When I became Head of Biology I was surprised at how few medical students we were producing. I investigated the situation and it appeared that very few of our most able students were applying for medicine in the first place.
Looking further it seemed that students were either not well enough informed, or not confident in putting themselves up for medicine. I decided to set up a MedSoc to better support these students towards medicine and related courses. It was through setting this up that I found out about STEM Insight.
STEM Insight is a placement programme that takes teachers out of the classroom and shows them the world of STEM-related work taking place in universities and industries. My placement was at the University of Exeter. I spent time with the School of Biomedical Sciences and the Medical School.
My placement was incredible. I had a clear idea about what I wanted to achieve – making links with the medical school to help my students apply successfully. I also wanted to bring back some inspiring stories and teaching ideas. I hadn’t realised that the deep immersion of the week-long visit meant I would become inspired to rethink the whole way we deliver A level Biology.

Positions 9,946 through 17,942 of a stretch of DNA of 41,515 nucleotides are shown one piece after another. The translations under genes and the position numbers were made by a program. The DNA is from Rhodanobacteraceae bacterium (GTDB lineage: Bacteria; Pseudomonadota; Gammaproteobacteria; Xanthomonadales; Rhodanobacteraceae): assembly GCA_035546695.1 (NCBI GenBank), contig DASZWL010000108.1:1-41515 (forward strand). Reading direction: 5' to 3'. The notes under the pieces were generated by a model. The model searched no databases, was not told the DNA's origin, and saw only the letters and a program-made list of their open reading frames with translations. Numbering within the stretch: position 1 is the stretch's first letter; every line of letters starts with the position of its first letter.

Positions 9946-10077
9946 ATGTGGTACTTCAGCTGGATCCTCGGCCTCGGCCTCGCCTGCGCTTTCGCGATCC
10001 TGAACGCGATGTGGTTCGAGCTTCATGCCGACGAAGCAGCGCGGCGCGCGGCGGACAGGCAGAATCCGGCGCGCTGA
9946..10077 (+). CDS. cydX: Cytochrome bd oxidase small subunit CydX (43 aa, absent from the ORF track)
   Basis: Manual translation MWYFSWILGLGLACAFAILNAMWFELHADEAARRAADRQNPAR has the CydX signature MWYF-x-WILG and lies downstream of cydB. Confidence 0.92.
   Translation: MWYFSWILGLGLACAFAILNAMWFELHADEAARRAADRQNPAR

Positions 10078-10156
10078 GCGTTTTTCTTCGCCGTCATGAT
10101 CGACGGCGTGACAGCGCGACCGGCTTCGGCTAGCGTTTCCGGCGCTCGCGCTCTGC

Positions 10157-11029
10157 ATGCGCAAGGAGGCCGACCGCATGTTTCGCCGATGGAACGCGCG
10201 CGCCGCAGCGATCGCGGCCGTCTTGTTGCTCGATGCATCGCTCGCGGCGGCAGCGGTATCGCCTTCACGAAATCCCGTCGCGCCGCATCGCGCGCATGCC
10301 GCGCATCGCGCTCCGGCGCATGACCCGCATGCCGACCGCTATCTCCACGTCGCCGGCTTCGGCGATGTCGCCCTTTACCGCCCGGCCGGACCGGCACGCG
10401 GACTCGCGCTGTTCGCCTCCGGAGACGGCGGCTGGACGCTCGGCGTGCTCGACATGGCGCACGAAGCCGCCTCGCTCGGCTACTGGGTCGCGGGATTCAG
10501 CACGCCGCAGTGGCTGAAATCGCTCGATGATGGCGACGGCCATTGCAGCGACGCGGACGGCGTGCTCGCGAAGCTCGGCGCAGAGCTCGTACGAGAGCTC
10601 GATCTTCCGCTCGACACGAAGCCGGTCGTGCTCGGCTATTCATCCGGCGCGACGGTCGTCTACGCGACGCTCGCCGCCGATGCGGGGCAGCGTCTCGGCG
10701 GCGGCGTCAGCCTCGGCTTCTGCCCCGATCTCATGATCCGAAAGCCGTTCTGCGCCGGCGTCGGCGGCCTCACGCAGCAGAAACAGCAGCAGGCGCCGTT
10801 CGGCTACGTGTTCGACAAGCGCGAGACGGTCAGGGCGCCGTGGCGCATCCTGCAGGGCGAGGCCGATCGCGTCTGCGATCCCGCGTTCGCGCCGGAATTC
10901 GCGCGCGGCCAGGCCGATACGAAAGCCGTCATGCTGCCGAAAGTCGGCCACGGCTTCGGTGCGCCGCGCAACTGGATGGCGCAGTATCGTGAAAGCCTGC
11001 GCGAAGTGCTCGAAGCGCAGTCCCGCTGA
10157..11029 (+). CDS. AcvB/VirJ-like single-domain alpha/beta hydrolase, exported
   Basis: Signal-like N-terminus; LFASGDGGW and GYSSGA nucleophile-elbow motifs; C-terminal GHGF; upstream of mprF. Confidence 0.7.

I was able to develop and share ideas with course leaders and students from the university. The experience was all the more powerful because it was reciprocal. The university benefited from finding out about the experiences of our sixth-formers as well as the experiences of us as teachers. It felt as if everyone benefited from the placement.
Since my placement, I’ve arranged regular inspiring visits and workshops from the university’s current medical students. I have also been developing a new way of teaching A level Biology. Exeter Medical School are very effective practitioners of the problem-based learning (PBL) process – something that began development a number of years ago specifically for use in medical schools. PBL offers the opportunity for students to study through full immersion in complex contexts that encourage independent study whilst developing core scientific skills.
I am now developing a scheme of learning that enables PBL to sit at the centre of teaching and learning. The process has not been easy and I simply wouldn’t have had any success were it not for the opportunity to experience PBL in action, whilst having the space and time to develop my own approach. Whilst still a work in progress, I am continuing to develop this approach alongside feedback from colleagues and the students themselves.
I would highly recommend the experience of a STEM Insight placement – it is hard work but massively rewarding. I feel much better equipped to support our students in developing careers in the sciences since the STEM Insight opportunity, and I am extremely grateful for the chance to experience something so inspiring.